January 11, 2007

A lot of people are talking about MacFUSE, released today for OSX. From Ars Technica:

FUSE was originally developed in the Linux world as a filesystem (like what you browse in the finder, or over the network from your Windows machine) that's implemented in userspace. This means that you can load and unload new filesystems without having to deal with messy kernelmode stuff. The pluggable nature and its accessible API means that it's super simple for programmers that aren't rockstars to write filesystems for, well just about anything. There are even ways to write modules in the best programming language of all time, Python!

MacFUSE supports many filesystems, notably NTSF, remote FTP and remote SSH. For a lot of people this is more than enough to be excited about, but I’ve always been fine with SMB, Transmit and scp; lack of filesystem support has never been on my list of complaints about OSX.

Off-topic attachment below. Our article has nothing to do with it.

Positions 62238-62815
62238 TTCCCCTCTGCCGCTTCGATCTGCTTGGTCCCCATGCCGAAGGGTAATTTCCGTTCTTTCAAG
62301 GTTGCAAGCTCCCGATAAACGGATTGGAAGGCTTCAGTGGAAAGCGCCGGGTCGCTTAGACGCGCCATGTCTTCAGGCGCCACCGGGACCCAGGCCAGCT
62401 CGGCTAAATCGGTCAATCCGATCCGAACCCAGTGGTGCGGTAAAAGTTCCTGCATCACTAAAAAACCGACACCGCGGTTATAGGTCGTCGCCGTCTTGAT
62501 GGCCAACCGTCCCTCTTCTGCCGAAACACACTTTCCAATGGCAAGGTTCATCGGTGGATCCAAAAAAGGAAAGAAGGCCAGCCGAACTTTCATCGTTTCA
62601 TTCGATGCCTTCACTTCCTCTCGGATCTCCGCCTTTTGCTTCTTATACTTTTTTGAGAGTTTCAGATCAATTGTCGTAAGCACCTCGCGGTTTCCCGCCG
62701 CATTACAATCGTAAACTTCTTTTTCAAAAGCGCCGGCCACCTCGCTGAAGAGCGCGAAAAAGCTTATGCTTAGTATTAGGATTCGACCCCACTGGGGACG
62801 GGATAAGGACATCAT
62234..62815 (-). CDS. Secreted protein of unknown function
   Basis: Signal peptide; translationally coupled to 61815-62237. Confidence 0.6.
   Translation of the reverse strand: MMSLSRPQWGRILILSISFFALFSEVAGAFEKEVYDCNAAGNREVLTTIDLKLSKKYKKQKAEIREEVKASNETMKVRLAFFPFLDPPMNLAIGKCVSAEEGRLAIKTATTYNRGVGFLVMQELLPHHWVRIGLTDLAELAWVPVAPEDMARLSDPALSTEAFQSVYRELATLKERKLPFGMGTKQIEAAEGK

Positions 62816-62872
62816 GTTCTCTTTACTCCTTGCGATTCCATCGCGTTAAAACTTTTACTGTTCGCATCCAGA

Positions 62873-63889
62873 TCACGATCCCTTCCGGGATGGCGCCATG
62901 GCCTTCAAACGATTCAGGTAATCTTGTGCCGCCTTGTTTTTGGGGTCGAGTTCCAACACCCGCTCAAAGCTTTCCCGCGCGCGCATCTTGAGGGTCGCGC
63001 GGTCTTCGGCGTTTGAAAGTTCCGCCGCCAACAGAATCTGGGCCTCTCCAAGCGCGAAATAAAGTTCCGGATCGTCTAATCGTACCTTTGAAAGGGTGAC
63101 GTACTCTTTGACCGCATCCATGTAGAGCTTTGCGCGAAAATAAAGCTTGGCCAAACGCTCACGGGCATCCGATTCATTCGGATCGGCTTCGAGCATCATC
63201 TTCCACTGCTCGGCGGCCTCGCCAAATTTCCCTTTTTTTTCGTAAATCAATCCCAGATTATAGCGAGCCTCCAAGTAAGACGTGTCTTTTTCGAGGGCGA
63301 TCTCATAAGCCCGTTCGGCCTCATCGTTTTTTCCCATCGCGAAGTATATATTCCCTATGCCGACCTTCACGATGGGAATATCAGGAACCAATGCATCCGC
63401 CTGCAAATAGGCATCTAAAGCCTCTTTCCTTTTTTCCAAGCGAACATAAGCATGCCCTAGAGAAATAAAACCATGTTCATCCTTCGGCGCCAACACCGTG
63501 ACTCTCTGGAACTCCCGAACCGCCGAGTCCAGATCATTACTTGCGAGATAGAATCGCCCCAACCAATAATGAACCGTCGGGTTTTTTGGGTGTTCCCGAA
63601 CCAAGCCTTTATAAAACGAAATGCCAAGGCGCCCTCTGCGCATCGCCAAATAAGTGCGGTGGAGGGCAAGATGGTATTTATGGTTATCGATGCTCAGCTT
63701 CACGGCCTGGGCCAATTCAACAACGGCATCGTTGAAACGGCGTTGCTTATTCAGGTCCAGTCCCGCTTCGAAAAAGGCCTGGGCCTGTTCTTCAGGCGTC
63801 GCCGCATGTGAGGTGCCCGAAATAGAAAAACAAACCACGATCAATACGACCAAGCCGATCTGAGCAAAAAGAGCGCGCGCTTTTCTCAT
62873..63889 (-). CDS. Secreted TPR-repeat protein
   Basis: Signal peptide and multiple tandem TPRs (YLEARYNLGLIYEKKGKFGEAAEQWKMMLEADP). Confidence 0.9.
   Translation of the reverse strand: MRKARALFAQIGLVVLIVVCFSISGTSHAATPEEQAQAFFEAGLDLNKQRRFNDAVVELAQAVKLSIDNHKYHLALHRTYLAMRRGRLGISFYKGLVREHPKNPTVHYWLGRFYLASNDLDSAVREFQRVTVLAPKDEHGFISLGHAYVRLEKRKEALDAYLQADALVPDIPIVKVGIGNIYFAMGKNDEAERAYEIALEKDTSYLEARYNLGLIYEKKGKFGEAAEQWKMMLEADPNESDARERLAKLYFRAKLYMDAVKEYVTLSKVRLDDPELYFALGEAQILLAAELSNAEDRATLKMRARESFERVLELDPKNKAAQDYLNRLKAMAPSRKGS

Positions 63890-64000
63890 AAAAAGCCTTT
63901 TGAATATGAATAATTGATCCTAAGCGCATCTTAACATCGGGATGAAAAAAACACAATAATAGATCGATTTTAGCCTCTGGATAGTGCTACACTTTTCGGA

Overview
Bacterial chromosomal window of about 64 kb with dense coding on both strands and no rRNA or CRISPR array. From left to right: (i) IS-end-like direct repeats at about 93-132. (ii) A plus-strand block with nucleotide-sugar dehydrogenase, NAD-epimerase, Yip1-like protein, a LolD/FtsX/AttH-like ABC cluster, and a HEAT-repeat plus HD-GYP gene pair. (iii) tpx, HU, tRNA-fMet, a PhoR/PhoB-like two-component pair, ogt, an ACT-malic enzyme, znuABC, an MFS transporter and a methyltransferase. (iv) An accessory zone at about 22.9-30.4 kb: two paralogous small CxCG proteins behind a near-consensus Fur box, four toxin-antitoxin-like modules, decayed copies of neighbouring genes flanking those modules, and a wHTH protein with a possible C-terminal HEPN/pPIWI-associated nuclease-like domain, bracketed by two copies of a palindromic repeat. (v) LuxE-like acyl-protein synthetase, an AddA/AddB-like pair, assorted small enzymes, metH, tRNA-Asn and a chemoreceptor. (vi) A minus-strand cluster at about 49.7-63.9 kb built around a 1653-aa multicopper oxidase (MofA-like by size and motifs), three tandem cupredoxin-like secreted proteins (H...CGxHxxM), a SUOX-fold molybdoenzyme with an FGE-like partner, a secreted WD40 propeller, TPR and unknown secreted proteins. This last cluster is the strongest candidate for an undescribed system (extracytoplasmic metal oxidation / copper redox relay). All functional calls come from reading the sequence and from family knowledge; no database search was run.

The part that interests me is that a FUSE filesystem doesn’t really need to represent actual files, it can be any sort of data store. I haven’t looked through all the plugins yet, but a few examples are connecting to Flickr or Gmail. Take it a step further, and there’s no reason you couldn’t make a plugin to interface with an SQL database, or Active Directory objects, all directly through Finder. I haven’t decided yet if it would actually be useful, but this type of integration is certainly cool. It’s just up to the plugin developers to find good uses for it.

My understanding right now is that MacFUSE isn’t completely stable yet, and you can expect to beachball finder once or twice if you decide to try it. It’s still not bad at all for a first release, and it will be interesting to see what comes out of this in the future.

Marc Charbonneau is a mobile software engineer in Portland, OR. Want to reply to this article? Get in touch on Twitter @mbcharbonneau.